AC 201 Principles of Accounting I
F1T 2010 DLA
Goss, Craig P.
B. S. B. A. FinanceB. S. Acct. & Mgt.MAcc
Start: 08/16/2010 End: 10/10/2010
Textbooks can be purchased through the MBS bookstore
Textbooks can be purchased through the Parkville Bookstore
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Learning Outcomes: Core Learning Outcomes
The final exam for AC 201 will be the assessment tool used for this course. The exam will be comprehensive and the grade used to determine competency levels achieved by the students. The exam will be closed book and closed notes. The exam consist of 10 multiple choice questions covering the chapter readings in the course and five problems that examine the critical thinking, effective communication skills and technical skills of the student. The first problem will address Accounting in Business, Analyzing and Recording Transactions, and Adjusting Accounts and Preparing Financial Statements. The second problem will address Completing the Accounting Cycle, Accounting for Merchandising Operations and Inventories and Cost of Sales. The third problem will address Accounting Information Systems and Cash and Internal Controls. The last two problems address issues of Accounting for Receivables, Plant Assets and Current Liabilities and Payroll Accounting. Partial credit will be given for the problems.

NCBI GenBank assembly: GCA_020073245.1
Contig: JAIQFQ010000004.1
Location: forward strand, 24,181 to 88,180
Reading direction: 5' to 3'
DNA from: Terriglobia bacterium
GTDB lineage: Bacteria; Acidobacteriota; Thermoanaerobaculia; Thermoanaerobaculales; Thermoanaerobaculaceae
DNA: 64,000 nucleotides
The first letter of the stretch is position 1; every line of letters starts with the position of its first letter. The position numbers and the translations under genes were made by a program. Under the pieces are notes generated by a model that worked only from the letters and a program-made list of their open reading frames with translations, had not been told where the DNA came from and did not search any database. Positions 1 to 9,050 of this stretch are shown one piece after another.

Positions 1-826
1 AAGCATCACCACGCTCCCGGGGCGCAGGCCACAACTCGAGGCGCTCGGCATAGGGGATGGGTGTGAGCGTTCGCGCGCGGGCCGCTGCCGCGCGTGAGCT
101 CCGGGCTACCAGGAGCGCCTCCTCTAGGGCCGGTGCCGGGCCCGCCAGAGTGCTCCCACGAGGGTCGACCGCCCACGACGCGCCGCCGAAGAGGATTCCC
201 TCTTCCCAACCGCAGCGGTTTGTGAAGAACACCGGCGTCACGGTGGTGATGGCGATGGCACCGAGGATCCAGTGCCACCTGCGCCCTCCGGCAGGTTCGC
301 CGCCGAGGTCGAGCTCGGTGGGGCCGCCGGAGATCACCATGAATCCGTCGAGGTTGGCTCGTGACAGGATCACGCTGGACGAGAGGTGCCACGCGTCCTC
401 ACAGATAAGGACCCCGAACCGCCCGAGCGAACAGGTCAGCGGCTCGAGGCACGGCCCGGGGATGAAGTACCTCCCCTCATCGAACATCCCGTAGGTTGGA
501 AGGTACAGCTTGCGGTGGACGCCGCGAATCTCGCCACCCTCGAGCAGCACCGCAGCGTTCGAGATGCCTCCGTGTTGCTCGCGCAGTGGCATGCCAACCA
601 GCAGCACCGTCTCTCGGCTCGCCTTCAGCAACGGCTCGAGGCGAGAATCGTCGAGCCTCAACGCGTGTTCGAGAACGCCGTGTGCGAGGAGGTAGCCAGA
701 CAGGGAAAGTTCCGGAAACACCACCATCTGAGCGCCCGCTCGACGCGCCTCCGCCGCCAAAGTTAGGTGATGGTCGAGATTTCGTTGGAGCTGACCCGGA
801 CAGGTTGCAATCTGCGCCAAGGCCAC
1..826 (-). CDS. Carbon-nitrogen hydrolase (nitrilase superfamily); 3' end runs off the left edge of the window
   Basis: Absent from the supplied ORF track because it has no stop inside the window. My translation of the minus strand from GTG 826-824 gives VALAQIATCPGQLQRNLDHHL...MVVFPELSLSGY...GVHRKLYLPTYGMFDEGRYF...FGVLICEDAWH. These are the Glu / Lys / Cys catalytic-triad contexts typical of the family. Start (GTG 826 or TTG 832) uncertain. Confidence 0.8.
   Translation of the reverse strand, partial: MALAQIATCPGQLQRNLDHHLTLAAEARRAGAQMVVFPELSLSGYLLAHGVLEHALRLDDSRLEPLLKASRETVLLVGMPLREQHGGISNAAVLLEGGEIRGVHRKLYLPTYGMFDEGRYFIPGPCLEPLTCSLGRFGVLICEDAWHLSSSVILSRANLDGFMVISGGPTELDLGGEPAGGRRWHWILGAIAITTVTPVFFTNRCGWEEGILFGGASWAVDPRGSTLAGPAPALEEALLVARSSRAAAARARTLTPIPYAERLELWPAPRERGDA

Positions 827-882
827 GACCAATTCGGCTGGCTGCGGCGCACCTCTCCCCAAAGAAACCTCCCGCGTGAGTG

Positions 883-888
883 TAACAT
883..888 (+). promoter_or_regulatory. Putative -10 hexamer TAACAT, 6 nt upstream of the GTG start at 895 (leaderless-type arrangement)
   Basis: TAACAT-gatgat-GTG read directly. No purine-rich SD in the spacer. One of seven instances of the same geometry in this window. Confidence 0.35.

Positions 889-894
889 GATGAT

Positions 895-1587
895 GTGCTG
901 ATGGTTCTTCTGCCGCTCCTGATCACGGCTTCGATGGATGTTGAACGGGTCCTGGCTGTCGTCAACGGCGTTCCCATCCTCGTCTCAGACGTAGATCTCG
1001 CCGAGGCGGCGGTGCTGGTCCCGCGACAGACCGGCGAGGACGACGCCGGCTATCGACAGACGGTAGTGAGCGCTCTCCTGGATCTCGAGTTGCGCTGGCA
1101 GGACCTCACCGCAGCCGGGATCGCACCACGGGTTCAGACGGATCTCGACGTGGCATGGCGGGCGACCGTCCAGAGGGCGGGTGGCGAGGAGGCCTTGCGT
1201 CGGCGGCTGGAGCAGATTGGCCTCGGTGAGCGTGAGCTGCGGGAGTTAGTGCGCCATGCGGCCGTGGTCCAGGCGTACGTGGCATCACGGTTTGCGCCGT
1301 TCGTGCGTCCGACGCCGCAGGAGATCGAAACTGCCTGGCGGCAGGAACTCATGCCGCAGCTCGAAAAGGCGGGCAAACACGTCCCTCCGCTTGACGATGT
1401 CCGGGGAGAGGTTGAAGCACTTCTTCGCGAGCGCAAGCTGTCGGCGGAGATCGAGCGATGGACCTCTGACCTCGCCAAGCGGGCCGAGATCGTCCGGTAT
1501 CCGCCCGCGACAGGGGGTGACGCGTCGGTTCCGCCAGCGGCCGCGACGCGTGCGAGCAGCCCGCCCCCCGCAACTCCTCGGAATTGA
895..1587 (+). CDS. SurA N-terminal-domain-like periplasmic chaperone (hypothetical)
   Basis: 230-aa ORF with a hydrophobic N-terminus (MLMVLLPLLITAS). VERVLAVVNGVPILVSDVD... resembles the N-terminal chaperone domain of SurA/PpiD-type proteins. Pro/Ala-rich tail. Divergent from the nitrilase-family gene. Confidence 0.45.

Link to Class RubricClass Assessment:
Grading: The grade for this course is a composite grade from the student’s participation in the weekly class discussion, seven quizzes, three hour exams and the final exam. The discussion participation is worth twenty one percent of the course grade. A separate rubric has been prepared for determining this grade.
The quizzes consist of four multiple choice questions worth ten points each and one problem worth sixty points for a total of one hundred points for each quiz. All seven quiz grades are averaged and represent ten percent of the course grade.